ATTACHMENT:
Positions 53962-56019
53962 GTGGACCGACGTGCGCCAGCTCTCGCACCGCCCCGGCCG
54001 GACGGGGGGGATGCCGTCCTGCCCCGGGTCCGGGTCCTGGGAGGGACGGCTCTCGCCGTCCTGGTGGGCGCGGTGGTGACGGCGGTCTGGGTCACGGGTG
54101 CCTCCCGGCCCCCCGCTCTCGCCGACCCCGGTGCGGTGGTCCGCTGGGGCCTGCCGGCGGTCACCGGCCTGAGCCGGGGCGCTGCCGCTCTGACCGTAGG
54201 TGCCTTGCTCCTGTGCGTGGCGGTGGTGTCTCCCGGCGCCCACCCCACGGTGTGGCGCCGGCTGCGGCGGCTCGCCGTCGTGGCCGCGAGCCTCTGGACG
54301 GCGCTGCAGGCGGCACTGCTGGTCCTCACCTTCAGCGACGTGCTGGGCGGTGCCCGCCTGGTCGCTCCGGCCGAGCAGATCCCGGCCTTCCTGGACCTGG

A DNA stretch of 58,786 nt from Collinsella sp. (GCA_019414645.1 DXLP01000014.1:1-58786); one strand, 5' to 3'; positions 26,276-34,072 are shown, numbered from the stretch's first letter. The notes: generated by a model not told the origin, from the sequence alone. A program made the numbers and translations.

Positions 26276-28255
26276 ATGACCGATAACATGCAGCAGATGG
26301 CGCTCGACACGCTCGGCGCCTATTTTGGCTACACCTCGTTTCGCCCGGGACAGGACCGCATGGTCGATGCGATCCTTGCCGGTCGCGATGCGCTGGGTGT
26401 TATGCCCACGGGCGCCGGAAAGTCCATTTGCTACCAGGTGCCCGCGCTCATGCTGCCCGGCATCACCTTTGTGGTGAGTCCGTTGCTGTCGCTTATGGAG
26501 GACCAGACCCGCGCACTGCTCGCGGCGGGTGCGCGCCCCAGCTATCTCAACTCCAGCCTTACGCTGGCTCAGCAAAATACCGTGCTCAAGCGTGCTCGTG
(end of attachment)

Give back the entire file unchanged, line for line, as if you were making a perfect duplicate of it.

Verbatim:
Positions 53962-56019
53962 GTGGACCGACGTGCGCCAGCTCTCGCACCGCCCCGGCCG
54001 GACGGGGGGGATGCCGTCCTGCCCCGGGTCCGGGTCCTGGGAGGGACGGCTCTCGCCGTCCTGGTGGGCGCGGTGGTGACGGCGGTCTGGGTCACGGGTG
54101 CCTCCCGGCCCCCCGCTCTCGCCGACCCCGGTGCGGTGGTCCGCTGGGGCCTGCCGGCGGTCACCGGCCTGAGCCGGGGCGCTGCCGCTCTGACCGTAGG
54201 TGCCTTGCTCCTGTGCGTGGCGGTGGTGTCTCCCGGCGCCCACCCCACGGTGTGGCGCCGGCTGCGGCGGCTCGCCGTCGTGGCCGCGAGCCTCTGGACG
54301 GCGCTGCAGGCGGCACTGCTGGTCCTCACCTTCAGCGACGTGCTGGGCGGTGCCCGCCTGGTCGCTCCGGCCGAGCAGATCCCGGCCTTCCTGGACCTGG

A DNA stretch of 58,786 nt from Collinsella sp. (GCA_019414645.1 DXLP01000014.1:1-58786); one strand, 5' to 3'; positions 26,276-34,072 are shown, numbered from the stretch's first letter. The notes: generated by a model not told the origin, from the sequence alone. A program made the numbers and translations.

Positions 26276-28255
26276 ATGACCGATAACATGCAGCAGATGG
26301 CGCTCGACACGCTCGGCGCCTATTTTGGCTACACCTCGTTTCGCCCGGGACAGGACCGCATGGTCGATGCGATCCTTGCCGGTCGCGATGCGCTGGGTGT
26401 TATGCCCACGGGCGCCGGAAAGTCCATTTGCTACCAGGTGCCCGCGCTCATGCTGCCCGGCATCACCTTTGTGGTGAGTCCGTTGCTGTCGCTTATGGAG
26501 GACCAGACCCGCGCACTGCTCGCGGCGGGTGCGCGCCCCAGCTATCTCAACTCCAGCCTTACGCTGGCTCAGCAAAATACCGTGCTCAAGCGTGCTCGTG